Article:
The World Bank in a report published in Washington DC on Wednesday, warns that a simultaneous slowdown in the leading emerging economies, would have a serious impact on global growth prospects. Bigger contractions than expected in Brazil and Russia and slower growth in most of the world’s biggest economies, including the US and China, has triggered a downgrade in the forecast for global growth this year.


Global PMI (purchasing managers' index) data issued this week show that both services and manufacturing activity slowed at the end of 2015. Markit, the London-based index firm, says that the weak end to 2015 rounded off the worst quarter, albeit by a narrow margin, seen for a year.

The rate of expansion in global service sector business activity slowed to an 11-month low during December, mainly reflecting weaker growth in both the US and Chinese service economies while the global manufacturing sector ended 2015 on a disappointing note, with the rates of expansion in production and new orders both slowing in December.

The JPMorgan Global PMI, compiled by Markit from its national business survey data, fell from 53.6 in November to 52.9 in December, its lowest since September. At 53.2, the average reading for the fourth quarter was the lowest since Q4 2014, though well above the no-change level of 50 to thereby signal further economic growth. The fourth quarter survey data are broadly consistent with global GDP rising at an annual rate of 2%.

New business meanwhile grew globally at the slowest rate for 11 months, easing in both sectors, a factor restraining employment growth well below pre-crisis trend rates and adding to the sense that companies remain more cost conscious and reluctant to invest in the expansion of capacity in the post-recession world.

The World Bank says that global growth disappointed again in 2015, slowing to 2.4%, and is expected to recover at a slower pace than previously envisioned.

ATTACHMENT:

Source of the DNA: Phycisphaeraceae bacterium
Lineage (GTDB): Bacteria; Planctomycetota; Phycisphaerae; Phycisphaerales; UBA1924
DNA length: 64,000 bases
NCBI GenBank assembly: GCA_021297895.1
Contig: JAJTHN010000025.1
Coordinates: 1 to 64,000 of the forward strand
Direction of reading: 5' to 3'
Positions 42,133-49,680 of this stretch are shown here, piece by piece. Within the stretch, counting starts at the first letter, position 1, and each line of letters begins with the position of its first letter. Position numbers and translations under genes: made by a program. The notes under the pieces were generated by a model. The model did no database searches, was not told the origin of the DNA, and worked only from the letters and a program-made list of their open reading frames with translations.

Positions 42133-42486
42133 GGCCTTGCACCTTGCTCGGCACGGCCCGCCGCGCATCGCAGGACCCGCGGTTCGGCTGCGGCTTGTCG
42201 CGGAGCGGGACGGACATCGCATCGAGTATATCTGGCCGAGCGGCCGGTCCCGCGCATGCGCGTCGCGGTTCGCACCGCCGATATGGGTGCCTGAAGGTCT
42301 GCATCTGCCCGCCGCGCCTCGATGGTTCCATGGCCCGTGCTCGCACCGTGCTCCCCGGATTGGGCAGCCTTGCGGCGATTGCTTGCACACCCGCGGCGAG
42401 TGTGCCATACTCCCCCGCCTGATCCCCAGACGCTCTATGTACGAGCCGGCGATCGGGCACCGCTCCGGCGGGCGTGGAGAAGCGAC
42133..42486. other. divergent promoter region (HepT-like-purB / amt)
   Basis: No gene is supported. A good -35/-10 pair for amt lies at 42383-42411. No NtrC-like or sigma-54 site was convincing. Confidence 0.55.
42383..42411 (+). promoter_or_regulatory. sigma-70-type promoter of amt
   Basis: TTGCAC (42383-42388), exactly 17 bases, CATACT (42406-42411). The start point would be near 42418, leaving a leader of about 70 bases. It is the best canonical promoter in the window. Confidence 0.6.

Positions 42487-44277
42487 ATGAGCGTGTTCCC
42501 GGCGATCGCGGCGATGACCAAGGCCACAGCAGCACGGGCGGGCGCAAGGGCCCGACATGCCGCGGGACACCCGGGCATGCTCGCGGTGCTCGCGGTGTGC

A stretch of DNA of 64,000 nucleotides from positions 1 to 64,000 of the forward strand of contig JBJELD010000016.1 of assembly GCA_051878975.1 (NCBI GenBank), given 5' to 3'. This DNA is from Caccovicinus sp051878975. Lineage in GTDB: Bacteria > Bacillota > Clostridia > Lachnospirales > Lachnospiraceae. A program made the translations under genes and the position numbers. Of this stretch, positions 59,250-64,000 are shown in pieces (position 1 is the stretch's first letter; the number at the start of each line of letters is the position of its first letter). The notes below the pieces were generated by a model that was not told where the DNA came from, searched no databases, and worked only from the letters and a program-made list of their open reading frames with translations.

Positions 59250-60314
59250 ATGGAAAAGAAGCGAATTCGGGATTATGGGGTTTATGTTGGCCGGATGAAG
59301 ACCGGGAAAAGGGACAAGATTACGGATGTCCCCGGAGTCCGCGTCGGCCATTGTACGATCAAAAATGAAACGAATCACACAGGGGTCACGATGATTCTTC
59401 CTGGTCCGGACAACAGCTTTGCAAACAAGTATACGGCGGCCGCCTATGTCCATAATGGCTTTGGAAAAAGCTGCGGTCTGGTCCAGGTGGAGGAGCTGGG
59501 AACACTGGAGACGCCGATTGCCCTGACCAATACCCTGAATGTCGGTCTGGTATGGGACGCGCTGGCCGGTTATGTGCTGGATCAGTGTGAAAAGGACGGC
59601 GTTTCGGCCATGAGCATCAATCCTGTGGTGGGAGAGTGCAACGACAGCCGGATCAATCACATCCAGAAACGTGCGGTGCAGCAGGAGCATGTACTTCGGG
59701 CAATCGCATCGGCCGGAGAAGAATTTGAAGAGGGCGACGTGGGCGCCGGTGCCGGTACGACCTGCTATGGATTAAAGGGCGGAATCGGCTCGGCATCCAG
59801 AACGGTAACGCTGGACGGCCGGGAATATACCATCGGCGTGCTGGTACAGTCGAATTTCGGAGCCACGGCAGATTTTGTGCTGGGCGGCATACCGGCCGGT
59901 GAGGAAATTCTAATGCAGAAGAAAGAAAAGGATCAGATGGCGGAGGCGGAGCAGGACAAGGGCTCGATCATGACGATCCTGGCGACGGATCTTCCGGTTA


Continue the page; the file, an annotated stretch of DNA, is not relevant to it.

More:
Growth is projected to reach 2.9% in 2016, as a modest recovery in advanced economies continues and activity stabilizes among major commodity exporters, according to the World Bank’s January 2016 Global Economic Prospects. Forecasts are subject to substantial downside risks. A more protracted slowdown across large emerging markets could have substantial spillovers to other developing economies, and eventually hold back the recovery in advanced economies.

A broad-based slowdown across developing countries could pose a threat to hard-won gains in raising people out of poverty, the report warns.

Jim Yong Kim, World Bank group president, commented:

More than 40% of the world’s poor live in the developing countries where growth slowed in 2015. Developing countries should focus on building resilience to a weaker economic environment and shielding the most vulnerable. The benefits from reforms to governance and business conditions are potentially large and could help offset the effects of slow growth in larger economies.

The World Bank report says:

Since 2010, a synchronous growth slowdown has been underway in emerging markets. Given the size and integration with the global economy of the largest emerging markets, the BRICS (Brazil, Russian Federation, India, China, and South Africa), a slowdown in these economies could have significant spillovers to the rest of the world through trade and financial flows.
A 1 percentage point decline in BRICS growth would lower growth in other emerging markets by 0.8 percentage point, in frontier markets by 1.5 percentage points, and in the global economy by 0.4 percentage point over the following two years. A continued BRICS growth slowdown — combined with financial market stress in emerging markets — could cut global growth by one-third in 2016.

Global economic growth, GDP, 2016